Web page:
LITTLE FALLS -- The Lindbergh name is still magic in Little Falls.
Just ask author Reeve Lindbergh whose brief appearance Monday at a downtown bookstore attracted an adoring, standing-room-only throng.
By night's end, the daughter of the famed aviator had personally autographed more than 350 volumes, extending the two-hour event to three to accommodate demand.
For most of her admirer-readers, it meant an hourlong wait in a line that wound the length of Bookin' It Bookstore, as Lindbergh patiently handled every request from her fans.
Author Reeve Lindbergh greeted a large crowd of admirer-readers during Monday's book-signing event in Little Falls, signing more than 350 volumes by night's end.
The author of 15 children's books, several memoirs and an occasional book of poetry or prayer more often than not crafted a personal note for a volume's bearer before scripting her signature to the title page. Many arrived with multiple books in hand.
"I love it. I love the way the people here still connect with them," she said in reference to the area's long-standing regard for her parents, Charles and Anne Morrow Lindbergh.
"So many of them come up and tell me their stories, their personal recollections" of growing up with Charles Lindbergh, who spent his childhood on the family farm south of town, Lindbergh said.
The anecdotes range far and wide over the future aviator's adventurous youth, from rafting on the Mississippi River to discovering his favorite swimming hole or the day he raced a motorcycle through the halls of the local school, she said.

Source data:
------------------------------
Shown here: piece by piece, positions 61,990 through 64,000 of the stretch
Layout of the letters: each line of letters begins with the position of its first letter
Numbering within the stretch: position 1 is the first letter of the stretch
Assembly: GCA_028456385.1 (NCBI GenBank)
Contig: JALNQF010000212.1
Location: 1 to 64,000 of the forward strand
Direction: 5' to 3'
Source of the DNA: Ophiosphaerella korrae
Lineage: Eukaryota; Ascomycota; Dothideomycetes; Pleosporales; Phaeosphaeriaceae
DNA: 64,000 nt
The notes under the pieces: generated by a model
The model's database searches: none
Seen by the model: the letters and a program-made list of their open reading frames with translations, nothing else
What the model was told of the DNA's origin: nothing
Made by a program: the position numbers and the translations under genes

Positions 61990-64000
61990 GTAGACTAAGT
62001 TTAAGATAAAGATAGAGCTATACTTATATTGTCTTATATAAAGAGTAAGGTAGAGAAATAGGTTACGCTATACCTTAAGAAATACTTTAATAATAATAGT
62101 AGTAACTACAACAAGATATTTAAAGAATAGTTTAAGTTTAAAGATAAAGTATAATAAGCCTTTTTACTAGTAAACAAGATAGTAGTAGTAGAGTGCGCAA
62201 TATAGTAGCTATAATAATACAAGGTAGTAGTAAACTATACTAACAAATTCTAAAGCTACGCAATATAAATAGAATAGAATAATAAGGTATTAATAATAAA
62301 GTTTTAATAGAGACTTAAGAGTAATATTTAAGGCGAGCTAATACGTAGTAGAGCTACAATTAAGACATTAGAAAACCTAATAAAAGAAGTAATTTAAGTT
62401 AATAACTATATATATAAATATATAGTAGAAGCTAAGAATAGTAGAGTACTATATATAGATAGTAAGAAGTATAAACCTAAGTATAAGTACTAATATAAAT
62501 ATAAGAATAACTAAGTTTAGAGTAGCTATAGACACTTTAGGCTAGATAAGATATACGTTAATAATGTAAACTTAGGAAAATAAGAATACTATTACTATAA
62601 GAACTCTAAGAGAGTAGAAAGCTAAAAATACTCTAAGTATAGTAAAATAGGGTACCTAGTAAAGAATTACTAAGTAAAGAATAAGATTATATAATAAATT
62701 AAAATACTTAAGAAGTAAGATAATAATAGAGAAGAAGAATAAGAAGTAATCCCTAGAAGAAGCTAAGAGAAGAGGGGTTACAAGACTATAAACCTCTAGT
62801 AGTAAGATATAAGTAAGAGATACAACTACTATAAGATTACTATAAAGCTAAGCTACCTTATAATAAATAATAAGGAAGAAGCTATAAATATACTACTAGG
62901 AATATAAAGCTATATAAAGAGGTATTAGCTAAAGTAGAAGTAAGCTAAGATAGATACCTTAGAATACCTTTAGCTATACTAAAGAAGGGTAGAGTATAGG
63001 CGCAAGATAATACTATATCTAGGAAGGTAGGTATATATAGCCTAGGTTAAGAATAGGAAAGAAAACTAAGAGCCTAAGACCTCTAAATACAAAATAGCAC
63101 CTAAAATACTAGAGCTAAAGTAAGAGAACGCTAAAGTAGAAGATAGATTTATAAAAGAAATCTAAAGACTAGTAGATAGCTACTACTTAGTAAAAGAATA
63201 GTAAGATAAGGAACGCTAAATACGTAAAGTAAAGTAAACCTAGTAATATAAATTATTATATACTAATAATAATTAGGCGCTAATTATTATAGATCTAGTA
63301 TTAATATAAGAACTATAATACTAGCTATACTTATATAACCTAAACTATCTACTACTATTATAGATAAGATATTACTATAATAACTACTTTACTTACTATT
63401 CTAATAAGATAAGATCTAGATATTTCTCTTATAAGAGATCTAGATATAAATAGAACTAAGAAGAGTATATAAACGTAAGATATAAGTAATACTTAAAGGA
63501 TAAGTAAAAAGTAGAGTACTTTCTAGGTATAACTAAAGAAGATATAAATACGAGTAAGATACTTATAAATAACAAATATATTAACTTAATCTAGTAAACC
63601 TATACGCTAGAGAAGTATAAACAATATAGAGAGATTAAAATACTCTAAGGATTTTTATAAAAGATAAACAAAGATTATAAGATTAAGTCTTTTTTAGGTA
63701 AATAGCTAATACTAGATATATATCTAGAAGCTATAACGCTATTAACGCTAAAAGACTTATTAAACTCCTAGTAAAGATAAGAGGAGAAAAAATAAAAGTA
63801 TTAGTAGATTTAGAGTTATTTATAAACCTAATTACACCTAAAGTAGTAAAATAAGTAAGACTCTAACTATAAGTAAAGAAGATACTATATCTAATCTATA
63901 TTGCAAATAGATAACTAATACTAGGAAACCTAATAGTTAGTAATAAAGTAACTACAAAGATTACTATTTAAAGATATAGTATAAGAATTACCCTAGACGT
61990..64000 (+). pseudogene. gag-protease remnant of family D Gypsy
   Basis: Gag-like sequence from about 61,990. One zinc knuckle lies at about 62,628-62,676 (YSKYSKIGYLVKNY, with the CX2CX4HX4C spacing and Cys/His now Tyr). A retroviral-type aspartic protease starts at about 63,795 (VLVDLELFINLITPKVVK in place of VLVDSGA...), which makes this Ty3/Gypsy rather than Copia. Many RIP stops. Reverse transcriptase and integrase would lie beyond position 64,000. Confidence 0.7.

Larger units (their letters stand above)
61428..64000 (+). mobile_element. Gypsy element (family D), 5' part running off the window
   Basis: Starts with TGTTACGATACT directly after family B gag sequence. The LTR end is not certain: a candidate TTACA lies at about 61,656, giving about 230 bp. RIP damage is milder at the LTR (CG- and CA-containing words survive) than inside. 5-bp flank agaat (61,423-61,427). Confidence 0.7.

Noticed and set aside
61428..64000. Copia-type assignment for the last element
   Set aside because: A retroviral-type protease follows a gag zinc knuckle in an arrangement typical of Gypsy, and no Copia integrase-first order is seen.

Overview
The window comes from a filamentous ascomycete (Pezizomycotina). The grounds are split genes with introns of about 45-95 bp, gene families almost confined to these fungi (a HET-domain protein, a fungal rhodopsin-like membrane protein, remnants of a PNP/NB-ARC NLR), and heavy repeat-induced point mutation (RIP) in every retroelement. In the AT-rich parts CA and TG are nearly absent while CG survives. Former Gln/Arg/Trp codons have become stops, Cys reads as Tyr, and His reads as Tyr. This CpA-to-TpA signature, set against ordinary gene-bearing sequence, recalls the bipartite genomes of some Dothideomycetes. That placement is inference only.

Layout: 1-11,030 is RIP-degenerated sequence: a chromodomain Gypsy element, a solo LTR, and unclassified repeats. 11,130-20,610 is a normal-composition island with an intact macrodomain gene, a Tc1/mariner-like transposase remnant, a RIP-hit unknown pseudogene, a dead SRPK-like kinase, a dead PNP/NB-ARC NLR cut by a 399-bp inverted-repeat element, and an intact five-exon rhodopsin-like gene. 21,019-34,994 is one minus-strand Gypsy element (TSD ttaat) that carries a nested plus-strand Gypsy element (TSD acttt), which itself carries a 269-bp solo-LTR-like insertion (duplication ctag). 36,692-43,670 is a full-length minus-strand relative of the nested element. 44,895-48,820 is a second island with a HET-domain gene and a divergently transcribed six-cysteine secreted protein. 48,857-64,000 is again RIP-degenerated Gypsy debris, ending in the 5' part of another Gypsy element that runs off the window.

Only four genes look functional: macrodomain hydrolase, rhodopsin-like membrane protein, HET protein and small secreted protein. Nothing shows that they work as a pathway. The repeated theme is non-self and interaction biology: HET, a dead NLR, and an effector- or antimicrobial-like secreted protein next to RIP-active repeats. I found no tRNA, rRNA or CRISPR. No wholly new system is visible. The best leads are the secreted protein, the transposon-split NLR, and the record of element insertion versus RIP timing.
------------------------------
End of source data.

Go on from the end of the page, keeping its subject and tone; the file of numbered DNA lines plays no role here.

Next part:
"There are still people around (Little Falls) who can tell those stories, and I'm so delighted," said Lindbergh, who returns often to the area from her Vermont farm for book signings, special events and celebrations, or just to catch up on lifelong friends.
The centerpiece of Monday's visit was the release of her latest book, an intimate account in journal style of her mother's final months. Anne Morrow Lindbergh died last February at her daughter's home after a long illness. She was 94.
The volume -- "No More Words" -- was very much in evidence as readers sought the author's attention and signature, but Lindbergh signed dozens of books penned by her parents as well.
On Tuesday, Lindbergh, as usual, spent part of the day with students in Little Falls schools, this time to commemorate the 100th anniversary of her father's birth. Charles Lindbergh died in 1974 from Hodgkin's lymphoma.
"It makes me a little bit sad that he couldn't be alive today, even without the cancer," she said, acknowledging the passing of an era in her own life.
Lindbergh, who also serves as president of the Charles and Anne Morrow Lindbergh Foundation in Minneapolis, will return to the state in August to celebrate the 75th anniversary of her father's famous Spirit of St. Louis flight.
She also will attend similar celebratory events in St. Louis, Long Island, Washington, D.C., and other cities impacted by the transoceanic flight.
Her next literary project? Lindbergh is writing the final draft of her 16th children's book, which will be released by her London-based publisher in the months ahead, she said.
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